The pen is mightier than the sword, but only if the pen is very sharp indeed
Good progress this week. 40,112 words. This is a tiny bit down from the peak this week. Why? Editing, that’s why. More of that in a moment.
Target for this week was 36k, so still with some time in hand. I did plan to do a video update on Monday, but that got pushed aside in favour of a new slot on ‘LaveRadio’. You’ll see that before too long. It’s great fun to be a part of that and I must be doing something right as they keep asking me back. It is gratifying to see how so many different fans are finding all sorts of ways to keep the rest of us amused during the interminable wait for the game.
In other news I’ve now got a revised contract from Frontier to peruse, and also one from my publisher. It starts getting formal! Legalese is a bit of bore, but it is one of those necessary evils. I need formal permission to use and refer to Frontier assets (ship names, planets, technologies, the Elite logo and so on). On the other side, my publisher will be providing editing, proof-reading and cover design services. Not urgent yet, but it won’t be long. Next week the time remaining will tick under 300 days. Don’t panic!
The Writers’ forum has been relatively quiet this week after the flurry of activity last time round. There’s been a little discussion on medical matters. It would seem quite a few characters are getting injured and the authors need to know how quickly Elite technology can get them back on their feet. Once again, technology is not as advanced as you might expect. There are no Star Trek style ‘dermal regenerators’ for instance.
So this week’s topic : Editing
Editing is one of those words that strikes fear into many authors. Why? Sometimes great swaths of your glorious prose can fall victim to the editor’s red pen. Too long, too wordy, boring, detracts from action, you’ve said that already, clumsy sentence, too many adjectives. The editor’s ballistic arsenal is varied and deadly. No shield technology is going to save you from that onslaught.
It is pretty gutting, particularly if you’ve spent hours on a particular section of your story, to find that it’s going to end up on the cutting room floor. I use Microsoft OneNote to keep track of ideas whilst the main draft is in good ol’ Word. There’s a page in my OneNote against each project which is simply called ‘Not Used’. It’s a sort of textual graveyard, haunted by scenes and dialogue that have been removed from the main story. Maybe they’ll rise again, zombie-like, from the Hades of my hard-drive one day…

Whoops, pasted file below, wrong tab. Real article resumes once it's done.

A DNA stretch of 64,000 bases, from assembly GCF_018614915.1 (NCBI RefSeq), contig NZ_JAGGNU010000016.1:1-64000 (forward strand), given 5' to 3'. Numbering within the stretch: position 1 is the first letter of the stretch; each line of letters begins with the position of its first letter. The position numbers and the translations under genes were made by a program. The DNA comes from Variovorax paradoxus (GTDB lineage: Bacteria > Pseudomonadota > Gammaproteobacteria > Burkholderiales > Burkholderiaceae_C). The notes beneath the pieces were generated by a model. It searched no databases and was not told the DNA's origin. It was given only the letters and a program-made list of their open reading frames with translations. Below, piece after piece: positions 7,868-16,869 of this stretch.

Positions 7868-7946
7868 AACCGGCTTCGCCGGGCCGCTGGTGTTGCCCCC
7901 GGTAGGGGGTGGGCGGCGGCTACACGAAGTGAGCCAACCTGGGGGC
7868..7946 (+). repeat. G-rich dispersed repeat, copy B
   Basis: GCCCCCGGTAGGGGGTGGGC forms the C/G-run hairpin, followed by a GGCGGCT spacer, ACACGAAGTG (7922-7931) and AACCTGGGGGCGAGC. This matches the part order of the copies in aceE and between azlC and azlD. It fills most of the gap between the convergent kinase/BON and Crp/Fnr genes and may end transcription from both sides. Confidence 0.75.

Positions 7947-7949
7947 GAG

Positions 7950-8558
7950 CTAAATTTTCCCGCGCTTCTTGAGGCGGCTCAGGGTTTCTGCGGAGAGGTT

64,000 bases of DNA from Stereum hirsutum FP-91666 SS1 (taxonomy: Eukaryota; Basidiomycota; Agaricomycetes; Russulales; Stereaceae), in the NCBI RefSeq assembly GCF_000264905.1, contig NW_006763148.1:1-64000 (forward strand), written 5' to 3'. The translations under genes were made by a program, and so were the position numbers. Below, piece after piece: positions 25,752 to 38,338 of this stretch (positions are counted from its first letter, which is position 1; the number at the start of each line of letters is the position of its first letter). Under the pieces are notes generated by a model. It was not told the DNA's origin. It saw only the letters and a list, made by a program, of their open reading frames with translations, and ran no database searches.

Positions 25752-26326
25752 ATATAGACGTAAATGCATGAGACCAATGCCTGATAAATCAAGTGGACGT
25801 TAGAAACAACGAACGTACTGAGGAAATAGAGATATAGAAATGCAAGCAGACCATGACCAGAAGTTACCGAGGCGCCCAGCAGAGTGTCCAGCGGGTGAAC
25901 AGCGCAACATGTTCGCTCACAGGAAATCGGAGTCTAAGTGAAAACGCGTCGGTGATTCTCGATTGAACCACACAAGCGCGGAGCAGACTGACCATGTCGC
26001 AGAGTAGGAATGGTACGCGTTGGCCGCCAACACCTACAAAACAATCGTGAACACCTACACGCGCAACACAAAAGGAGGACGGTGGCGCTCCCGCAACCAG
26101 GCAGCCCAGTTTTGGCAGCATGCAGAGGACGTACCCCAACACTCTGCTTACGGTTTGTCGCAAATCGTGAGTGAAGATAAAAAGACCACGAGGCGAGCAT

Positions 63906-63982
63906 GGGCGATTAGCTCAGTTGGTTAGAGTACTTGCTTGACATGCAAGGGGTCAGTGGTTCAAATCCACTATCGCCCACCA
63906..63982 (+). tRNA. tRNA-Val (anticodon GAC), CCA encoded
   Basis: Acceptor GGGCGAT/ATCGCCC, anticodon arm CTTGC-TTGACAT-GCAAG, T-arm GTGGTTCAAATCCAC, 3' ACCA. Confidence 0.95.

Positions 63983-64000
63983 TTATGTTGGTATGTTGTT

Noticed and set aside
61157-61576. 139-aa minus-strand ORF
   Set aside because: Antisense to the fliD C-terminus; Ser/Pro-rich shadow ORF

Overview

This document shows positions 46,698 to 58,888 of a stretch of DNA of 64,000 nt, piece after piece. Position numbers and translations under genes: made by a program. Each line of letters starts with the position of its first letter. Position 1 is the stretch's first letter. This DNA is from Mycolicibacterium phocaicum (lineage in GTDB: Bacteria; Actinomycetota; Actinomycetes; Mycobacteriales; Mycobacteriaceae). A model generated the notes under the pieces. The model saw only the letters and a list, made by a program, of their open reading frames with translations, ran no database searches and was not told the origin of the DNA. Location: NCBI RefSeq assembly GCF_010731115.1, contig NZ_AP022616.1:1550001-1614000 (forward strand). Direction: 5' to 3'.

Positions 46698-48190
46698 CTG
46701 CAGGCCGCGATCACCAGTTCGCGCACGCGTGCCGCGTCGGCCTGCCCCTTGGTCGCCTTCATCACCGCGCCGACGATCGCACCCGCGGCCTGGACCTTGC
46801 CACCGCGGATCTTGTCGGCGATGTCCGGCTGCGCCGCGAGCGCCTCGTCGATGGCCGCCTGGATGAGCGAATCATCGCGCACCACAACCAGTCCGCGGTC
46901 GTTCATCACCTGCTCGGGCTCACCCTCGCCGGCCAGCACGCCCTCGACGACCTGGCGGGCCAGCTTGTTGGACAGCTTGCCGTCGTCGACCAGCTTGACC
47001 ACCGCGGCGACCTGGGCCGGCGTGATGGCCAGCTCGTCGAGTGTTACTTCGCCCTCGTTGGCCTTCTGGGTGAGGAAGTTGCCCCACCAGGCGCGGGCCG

There is an upside though. A good editor (and I’m lucky here, I’ve got one) can transform a scene from the mediocre to the sublime. A tweak here, remove a few words, tighten the tenses, secure the POV. Little changes can make a huge difference to the flow, the tension and the ‘oh my god I’ve just got to read a little more’…
I’m sending the draft of my story, in pairs of completed chapters, to my publisher for editorial comment and tweaks as I’m going. In one of the earlier chapters there was a space battle between a number of ships. I find these a challenge as I’ve mentioned before (I’m a character and dialogue writer primarily) and my editor wasn’t satisfied with the pacing of that section. Subtle hints are here again. There was a lot of ‘red’. Arrggh.
But… take on the feedback, adjust the text, re-read. And…. Wow. The scene is totally transformed. I was reading it to myself, thinking ‘I recognise this’ but it’s so much better than what I’d written. The scene was tense, alive and crisp – much improved over my original, but with all my essential composition intact, pushing the tale on apace. That’s what a good editor does for you. Turns your watercolour daub into an oil painting. It’s magical.
Words get chopped in the process. Of everything I write, somewhere near 10% will be consigned to the ‘Not Used’ file. I never delete anything, you never know when a piece of detritus from one novel might spark a scene in the next one. There are a few small bits of E:R that are based on deleted scenes from other stories, carefully reincarnated from old notes.
I was also rather pleased with the last comment from my editor which I’m sure they won’t mind me quoting…
“Excellent. It’s really coming along well. It was pulling me out of editing mode and into reading mode!”
My challenge is to make my editor’s job as hard as possible both by improving the quality of what I write in the first place so they haven’t got so much to correct, but also by making the story so compelling they keep having the problem above. 🙂
I write on, Commanders!
See you next week.